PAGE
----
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'Trump gridlock' has benefits for the stock market, expert says

  • The lack of policy coming from Washington, D.C., means investors can go back to focusing on fundamentals, Peter Anderson said.
  • He believes there are contrarian plays with turnaround stories that could provide some upside return.
  • Meanwhile, investment strategist Bill Stone is focusing more overseas, where valuations are cheaper.

The "Trump gridlock" may have some investors worried about the U.S. stock market, but expert Peter Andersen believes there may be some benefits to the lack of policies coming from Washington, D.C.

The market has moved higher since Trump's election thanks to investors who bet on his agenda of tax reform, deregulation and infrastructure spending. However, nothing has been signed into law yet.

President Donald Trump.
Getty Images
President Donald Trump.

Because of this "gridlock," investors can get back to looking at fundamentals, Andersen told "Power Lunch" on Friday.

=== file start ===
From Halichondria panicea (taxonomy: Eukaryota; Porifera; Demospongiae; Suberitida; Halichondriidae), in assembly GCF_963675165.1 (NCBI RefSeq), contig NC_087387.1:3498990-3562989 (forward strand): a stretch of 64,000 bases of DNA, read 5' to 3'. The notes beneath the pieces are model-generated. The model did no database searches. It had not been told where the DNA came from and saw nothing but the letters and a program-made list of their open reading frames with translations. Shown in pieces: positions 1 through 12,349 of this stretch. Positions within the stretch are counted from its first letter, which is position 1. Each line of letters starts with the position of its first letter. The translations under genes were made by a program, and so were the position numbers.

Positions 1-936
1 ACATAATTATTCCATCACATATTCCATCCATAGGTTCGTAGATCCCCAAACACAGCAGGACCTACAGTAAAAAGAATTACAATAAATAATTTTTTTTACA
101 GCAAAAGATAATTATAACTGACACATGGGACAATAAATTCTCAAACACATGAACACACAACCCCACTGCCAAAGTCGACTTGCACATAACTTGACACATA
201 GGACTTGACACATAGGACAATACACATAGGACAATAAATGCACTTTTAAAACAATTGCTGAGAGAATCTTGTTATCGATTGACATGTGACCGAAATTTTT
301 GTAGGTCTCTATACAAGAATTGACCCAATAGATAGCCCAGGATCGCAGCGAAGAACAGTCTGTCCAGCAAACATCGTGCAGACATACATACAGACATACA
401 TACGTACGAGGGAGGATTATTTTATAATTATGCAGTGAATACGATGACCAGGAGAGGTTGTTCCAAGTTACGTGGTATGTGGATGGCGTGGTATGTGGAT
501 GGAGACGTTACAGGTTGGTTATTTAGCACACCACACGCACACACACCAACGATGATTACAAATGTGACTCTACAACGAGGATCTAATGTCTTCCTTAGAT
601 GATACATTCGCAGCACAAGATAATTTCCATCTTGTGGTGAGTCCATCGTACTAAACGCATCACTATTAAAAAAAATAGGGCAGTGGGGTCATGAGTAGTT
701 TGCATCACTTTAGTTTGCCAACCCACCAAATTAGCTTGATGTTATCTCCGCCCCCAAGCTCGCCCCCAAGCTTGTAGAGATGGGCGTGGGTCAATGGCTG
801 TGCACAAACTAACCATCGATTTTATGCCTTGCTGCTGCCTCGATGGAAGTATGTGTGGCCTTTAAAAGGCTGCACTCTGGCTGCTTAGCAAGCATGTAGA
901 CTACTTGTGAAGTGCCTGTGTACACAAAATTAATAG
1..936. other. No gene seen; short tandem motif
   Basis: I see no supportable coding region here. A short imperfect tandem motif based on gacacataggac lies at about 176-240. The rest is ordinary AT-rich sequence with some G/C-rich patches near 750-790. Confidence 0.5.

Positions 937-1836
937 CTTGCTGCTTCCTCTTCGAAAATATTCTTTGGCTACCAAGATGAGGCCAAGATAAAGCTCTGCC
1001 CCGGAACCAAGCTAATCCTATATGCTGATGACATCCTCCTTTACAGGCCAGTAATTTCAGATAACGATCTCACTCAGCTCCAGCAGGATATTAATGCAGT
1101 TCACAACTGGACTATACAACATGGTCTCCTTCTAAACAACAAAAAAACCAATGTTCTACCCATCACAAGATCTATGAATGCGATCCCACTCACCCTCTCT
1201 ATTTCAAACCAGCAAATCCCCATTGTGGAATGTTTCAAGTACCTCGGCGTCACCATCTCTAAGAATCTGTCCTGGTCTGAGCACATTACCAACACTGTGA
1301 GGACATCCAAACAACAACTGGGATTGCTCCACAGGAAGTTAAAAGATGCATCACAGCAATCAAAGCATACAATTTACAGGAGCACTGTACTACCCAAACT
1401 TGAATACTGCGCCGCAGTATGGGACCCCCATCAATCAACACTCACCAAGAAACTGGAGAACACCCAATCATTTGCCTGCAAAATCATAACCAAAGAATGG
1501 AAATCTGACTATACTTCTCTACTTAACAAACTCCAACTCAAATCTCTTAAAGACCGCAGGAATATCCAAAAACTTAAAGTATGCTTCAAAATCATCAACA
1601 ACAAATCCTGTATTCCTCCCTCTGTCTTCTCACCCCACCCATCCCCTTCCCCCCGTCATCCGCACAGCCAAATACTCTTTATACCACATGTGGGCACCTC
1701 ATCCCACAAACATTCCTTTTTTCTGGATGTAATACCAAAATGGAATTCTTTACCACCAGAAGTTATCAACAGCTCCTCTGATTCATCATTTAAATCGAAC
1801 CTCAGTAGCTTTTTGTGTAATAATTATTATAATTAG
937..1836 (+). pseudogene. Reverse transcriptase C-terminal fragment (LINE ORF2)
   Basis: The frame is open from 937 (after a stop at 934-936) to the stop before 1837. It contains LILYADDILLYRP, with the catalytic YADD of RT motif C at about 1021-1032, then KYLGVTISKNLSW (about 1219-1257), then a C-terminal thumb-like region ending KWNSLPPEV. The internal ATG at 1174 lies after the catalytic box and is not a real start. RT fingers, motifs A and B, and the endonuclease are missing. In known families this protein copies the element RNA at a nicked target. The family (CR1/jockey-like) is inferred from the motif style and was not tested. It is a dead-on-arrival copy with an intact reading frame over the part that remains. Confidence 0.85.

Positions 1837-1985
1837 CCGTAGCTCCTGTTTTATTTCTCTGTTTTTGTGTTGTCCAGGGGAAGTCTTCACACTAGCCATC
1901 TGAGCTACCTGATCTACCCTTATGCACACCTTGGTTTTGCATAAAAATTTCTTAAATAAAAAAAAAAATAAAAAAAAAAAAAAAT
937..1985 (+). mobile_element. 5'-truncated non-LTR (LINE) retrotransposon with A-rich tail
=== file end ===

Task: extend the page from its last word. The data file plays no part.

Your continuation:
"There are plenty of stocks out there that we just haven't been paying attention to because we've been so distracted with trying to integrate all the Trumponomics and now finally we're decoupling that," the chief investment officer at Fiduciary Trust said.

He believes there are contrarian plays with turnaround stories that could provide some upside return.

For example, Andersen likes General Mills, "one of the most hated stocks" on Wall Street. He thinks it could see 10 to 20 percent upside.

"Some simple logic tells you they can probably cobble together an action plan to get themselves back on track," he said.

Anderson also likes Oracle, because he believes it is finally getting serious about its cloud business.

Meanwhile, investment strategist Bill Stone is focusing more overseas.

While there are still good names to buy in the U.S., valuations are cheaper internationally, Stone told "Power Lunch." He especially likes Europe right now.

"You probably will see some real earnings momentum there because they never really got it after the financial downturn — because, well, they never got much economic momentum either. But they're finally seeing some of that," the global chief investment strategist at PNC Asset Management said.

— CNBC's Brenda Hentschel contributed to this report.

Disclosures: Fiduciary Trust owns General Mills and Oracle.

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